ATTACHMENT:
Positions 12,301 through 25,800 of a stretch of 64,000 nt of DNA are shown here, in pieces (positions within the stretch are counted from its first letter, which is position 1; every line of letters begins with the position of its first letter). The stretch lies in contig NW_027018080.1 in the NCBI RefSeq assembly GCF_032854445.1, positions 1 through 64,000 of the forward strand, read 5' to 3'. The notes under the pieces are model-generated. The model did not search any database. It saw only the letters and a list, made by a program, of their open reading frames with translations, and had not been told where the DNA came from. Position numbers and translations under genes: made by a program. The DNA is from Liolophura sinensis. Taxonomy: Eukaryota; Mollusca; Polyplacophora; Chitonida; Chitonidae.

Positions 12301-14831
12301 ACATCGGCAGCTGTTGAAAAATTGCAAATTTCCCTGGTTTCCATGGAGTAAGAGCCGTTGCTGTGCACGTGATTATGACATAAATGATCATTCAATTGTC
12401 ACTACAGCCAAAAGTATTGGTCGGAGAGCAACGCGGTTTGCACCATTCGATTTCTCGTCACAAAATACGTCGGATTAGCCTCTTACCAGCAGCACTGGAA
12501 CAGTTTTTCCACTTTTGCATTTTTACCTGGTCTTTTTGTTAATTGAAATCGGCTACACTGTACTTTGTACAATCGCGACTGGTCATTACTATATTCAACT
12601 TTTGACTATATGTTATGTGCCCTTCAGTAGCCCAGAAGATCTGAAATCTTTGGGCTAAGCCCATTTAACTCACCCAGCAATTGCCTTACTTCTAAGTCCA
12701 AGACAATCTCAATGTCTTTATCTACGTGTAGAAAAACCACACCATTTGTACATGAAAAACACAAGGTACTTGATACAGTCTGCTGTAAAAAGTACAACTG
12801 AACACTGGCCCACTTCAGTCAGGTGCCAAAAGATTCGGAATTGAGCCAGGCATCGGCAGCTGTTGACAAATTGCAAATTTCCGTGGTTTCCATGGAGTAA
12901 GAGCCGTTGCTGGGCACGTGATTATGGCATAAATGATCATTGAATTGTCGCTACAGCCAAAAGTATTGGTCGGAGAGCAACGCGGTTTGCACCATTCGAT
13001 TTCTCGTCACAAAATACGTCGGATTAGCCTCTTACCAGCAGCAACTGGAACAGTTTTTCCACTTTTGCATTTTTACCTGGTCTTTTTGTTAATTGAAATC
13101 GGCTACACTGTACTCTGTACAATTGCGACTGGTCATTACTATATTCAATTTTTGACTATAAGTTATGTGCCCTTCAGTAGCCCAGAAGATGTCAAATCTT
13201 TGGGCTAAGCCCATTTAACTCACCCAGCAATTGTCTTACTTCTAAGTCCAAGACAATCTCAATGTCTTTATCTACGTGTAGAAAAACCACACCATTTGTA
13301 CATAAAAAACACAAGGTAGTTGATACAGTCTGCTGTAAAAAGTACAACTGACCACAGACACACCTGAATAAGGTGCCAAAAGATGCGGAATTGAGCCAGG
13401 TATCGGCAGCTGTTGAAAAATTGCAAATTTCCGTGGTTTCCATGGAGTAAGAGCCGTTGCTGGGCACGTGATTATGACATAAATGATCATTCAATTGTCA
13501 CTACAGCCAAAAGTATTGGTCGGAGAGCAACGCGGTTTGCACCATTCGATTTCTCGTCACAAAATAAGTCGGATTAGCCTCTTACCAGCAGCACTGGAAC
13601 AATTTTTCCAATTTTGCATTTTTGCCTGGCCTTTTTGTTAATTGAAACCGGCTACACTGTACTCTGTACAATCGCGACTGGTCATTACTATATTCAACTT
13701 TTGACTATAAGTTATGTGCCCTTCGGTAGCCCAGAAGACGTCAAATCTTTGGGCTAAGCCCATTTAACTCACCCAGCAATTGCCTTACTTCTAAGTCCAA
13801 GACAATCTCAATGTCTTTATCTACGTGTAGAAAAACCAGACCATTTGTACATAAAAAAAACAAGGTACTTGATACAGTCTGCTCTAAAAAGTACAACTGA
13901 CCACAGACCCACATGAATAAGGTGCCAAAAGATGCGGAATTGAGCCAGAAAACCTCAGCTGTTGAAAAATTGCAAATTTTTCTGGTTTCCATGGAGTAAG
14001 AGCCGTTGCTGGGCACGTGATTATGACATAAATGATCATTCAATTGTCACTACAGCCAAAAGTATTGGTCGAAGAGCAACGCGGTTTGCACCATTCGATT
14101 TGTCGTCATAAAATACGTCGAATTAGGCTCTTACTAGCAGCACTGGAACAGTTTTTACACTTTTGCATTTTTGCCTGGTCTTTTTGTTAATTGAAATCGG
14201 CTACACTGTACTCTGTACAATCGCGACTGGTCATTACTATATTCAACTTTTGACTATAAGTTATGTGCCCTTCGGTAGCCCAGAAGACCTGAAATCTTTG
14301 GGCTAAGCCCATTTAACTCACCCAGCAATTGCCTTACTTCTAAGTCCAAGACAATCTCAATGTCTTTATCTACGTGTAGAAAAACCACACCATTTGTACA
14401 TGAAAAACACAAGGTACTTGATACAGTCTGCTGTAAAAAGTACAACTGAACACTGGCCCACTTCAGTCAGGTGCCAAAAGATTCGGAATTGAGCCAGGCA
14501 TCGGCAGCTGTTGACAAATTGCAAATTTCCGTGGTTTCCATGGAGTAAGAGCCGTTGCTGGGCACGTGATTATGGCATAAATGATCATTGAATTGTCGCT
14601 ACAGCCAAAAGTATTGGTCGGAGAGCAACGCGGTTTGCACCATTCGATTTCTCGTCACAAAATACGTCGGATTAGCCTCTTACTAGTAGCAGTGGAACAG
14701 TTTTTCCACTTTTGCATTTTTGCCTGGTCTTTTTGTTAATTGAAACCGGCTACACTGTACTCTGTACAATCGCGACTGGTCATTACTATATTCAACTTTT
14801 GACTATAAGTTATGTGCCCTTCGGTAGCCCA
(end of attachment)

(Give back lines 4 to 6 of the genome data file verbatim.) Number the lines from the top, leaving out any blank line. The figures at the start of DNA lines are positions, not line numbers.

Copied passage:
12401 ACTACAGCCAAAAGTATTGGTCGGAGAGCAACGCGGTTTGCACCATTCGATTTCTCGTCACAAAATACGTCGGATTAGCCTCTTACCAGCAGCACTGGAA
12501 CAGTTTTTCCACTTTTGCATTTTTACCTGGTCTTTTTGTTAATTGAAATCGGCTACACTGTACTTTGTACAATCGCGACTGGTCATTACTATATTCAACT
12601 TTTGACTATATGTTATGTGCCCTTCAGTAGCCCAGAAGATCTGAAATCTTTGGGCTAAGCCCATTTAACTCACCCAGCAATTGCCTTACTTCTAAGTCCA